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Pin pals

NMSU students exchange art in isolation

The forced isolation of the pandemic inspired a group of NMSU art students to link a time-worn tradition involving the mail with a clever turn of phrase to create a shared experience with distant student artists. Instead of letters, students created and exchanged metal brooches with students from three universities. They showcased their work in an exhibit titled “Pin Pals” in spring 2021. 

Metalworking and jewelry students from NMSU, University of Texas at El Paso, Stephen F. Austin State University and Dallas College partnered in a semester-long technical process to create and trade metal brooches. 

“I wanted to be a part of this project to let our students know there are communities outside of our university, especially with our current time of isolation,” says Motoko Furuhashi, art assistant professor in the NMSU College of Arts and Sciences. 

The students created original designs by carving wax through the traditional process of lost wax casting. Each artist casted original forms in bronze and created rubber molds of the original. 

“Getting the chance to collaborate with students from our school and the other colleges has been amazing. I have never done anything like this before,” says senior art student Tessa Bond. “Seeing the variety of different ways students approached making a pin gave me a deeper understanding of how metal casting works and the possibilities there are.” 

Students made a brooch for all their classmates and mailed their brooches to the three participating universities. Due to the ongoing pandemic, classes were mostly online with only some in-person meetings. 

“Hybrid classes were challenging especially for casting which is a heavily technical process,” Furuhashi says. 

With limited access to the studio, students were asked to work independently at their home studios and meet in-person for all scheduled activities.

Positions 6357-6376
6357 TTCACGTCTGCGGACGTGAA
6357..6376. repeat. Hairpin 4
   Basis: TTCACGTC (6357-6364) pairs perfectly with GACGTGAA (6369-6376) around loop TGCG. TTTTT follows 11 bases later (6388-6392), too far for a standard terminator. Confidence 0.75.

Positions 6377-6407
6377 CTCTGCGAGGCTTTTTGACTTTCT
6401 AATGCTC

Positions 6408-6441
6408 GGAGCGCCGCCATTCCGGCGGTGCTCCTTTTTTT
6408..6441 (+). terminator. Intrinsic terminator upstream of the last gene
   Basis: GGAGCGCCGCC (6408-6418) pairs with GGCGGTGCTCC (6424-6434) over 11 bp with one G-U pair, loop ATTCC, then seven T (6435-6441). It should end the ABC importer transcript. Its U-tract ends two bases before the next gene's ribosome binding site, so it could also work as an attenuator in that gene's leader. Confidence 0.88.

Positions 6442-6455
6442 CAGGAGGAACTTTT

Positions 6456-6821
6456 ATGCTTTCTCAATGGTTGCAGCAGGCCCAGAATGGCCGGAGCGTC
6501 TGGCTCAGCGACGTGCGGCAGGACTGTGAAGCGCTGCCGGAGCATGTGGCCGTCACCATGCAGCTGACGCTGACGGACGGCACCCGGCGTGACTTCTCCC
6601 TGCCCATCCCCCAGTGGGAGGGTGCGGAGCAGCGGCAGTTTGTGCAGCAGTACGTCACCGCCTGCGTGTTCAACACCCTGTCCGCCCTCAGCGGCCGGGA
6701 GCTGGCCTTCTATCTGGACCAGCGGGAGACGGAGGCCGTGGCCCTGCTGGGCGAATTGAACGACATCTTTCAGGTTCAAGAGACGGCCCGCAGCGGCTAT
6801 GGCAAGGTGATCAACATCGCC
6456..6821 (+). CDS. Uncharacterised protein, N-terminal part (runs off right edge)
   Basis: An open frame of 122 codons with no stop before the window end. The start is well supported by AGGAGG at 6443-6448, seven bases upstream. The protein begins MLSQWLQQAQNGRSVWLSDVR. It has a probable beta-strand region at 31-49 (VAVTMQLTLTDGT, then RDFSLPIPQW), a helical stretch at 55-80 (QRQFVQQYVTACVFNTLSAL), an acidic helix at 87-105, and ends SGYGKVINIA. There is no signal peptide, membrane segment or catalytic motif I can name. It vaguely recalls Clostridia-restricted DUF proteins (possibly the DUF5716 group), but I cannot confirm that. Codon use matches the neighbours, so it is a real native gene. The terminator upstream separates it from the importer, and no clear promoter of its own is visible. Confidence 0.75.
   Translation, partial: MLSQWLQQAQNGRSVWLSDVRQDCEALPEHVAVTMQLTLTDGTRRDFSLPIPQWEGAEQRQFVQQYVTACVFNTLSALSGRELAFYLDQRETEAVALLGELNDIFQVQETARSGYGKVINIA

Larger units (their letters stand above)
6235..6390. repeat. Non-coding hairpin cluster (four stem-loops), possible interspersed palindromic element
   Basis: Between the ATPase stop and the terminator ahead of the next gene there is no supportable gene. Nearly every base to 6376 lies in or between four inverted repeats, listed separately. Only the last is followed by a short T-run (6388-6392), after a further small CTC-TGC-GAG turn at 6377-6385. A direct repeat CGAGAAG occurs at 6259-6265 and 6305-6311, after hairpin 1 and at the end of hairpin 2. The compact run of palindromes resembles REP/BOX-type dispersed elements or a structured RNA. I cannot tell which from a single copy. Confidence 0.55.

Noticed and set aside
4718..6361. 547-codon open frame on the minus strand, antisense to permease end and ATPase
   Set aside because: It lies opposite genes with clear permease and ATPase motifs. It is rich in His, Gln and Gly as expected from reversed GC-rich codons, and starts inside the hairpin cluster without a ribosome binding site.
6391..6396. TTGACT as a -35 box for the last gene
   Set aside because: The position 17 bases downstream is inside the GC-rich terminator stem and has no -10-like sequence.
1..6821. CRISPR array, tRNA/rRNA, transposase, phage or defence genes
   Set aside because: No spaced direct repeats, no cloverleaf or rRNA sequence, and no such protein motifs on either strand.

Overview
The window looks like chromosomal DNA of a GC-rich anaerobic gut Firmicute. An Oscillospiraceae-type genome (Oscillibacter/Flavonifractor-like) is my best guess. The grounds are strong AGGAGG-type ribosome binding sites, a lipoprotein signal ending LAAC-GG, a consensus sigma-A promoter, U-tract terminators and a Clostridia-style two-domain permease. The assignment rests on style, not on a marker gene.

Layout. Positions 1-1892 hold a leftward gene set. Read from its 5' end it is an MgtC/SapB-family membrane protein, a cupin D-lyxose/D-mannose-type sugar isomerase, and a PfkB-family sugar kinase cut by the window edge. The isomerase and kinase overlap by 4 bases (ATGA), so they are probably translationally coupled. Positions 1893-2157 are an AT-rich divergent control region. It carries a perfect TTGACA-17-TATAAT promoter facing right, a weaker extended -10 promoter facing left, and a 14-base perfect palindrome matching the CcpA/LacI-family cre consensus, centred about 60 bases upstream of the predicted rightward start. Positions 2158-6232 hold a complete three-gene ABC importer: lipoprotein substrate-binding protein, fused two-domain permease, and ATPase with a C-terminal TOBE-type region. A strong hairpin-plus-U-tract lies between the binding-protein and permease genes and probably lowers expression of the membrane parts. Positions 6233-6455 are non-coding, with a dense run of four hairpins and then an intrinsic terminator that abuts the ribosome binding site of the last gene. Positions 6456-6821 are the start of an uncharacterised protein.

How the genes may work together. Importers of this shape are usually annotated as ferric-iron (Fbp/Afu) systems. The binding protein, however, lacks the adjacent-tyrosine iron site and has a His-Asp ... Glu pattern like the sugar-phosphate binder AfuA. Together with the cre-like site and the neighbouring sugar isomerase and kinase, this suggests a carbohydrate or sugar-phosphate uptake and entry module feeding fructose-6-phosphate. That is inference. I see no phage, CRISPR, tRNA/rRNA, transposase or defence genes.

“Many of us hadn’t made pins before so it was a completely new experience that required a lot of learning,” Bond says. “Motoko and graduate student Ger Xiong made videos for us to watch so we could learn the process and were always very helpful when we had questions. 

“They are great teachers,” Bond says. “Even though we were mostly online, my fellow classmates were always ready to help and give input, which I think helped build our sense of community as artists.” 

Furuhashi and the professors from the other universities created project guidelines, technical tips and a “Pin Pals” Symposium, sharing their personal artwork to help their students create their pins. 

Despite never meeting her peers at the other universities in person, Bond still felt connected to them through their artwork. 

“I think it is very exciting to share pins between schools because of the suspense of sending off these little pins you’ve worked so hard on and then the delight when the packages came in and you get to see the pins everyone else has made,” Bond says. 

“I don’t think I’m alone in feeling like there is a connection with the students and instructors from these schools now,” Bond says. “Seeing their pins feels like seeing a part of them.” 

Each school provided an exhibition space and kept the finished pin collection for their program’s permanent collection. 

“In a time where we have not been able to travel and see one another, these tiny pins have traveled hundreds of miles in order to do what jewelry is often charged to do: bring joy and be a reminder of community,” Furuhashi says. 

Motoko Furuhashi, NMSU associate professor, speaks to her class as they work on "Pin Pals," an art project and exchange between students at four universities, including NMSU. 
Evelyn Padilla fires a pin for the "Pin Pals" art project and exchange between art students at four universities. 
Ruben Reyes cools a group of metal pins in a bucket of water after firing them for the "Pin Pals" project, which involves sending and receiving handmade brooches to three other universities.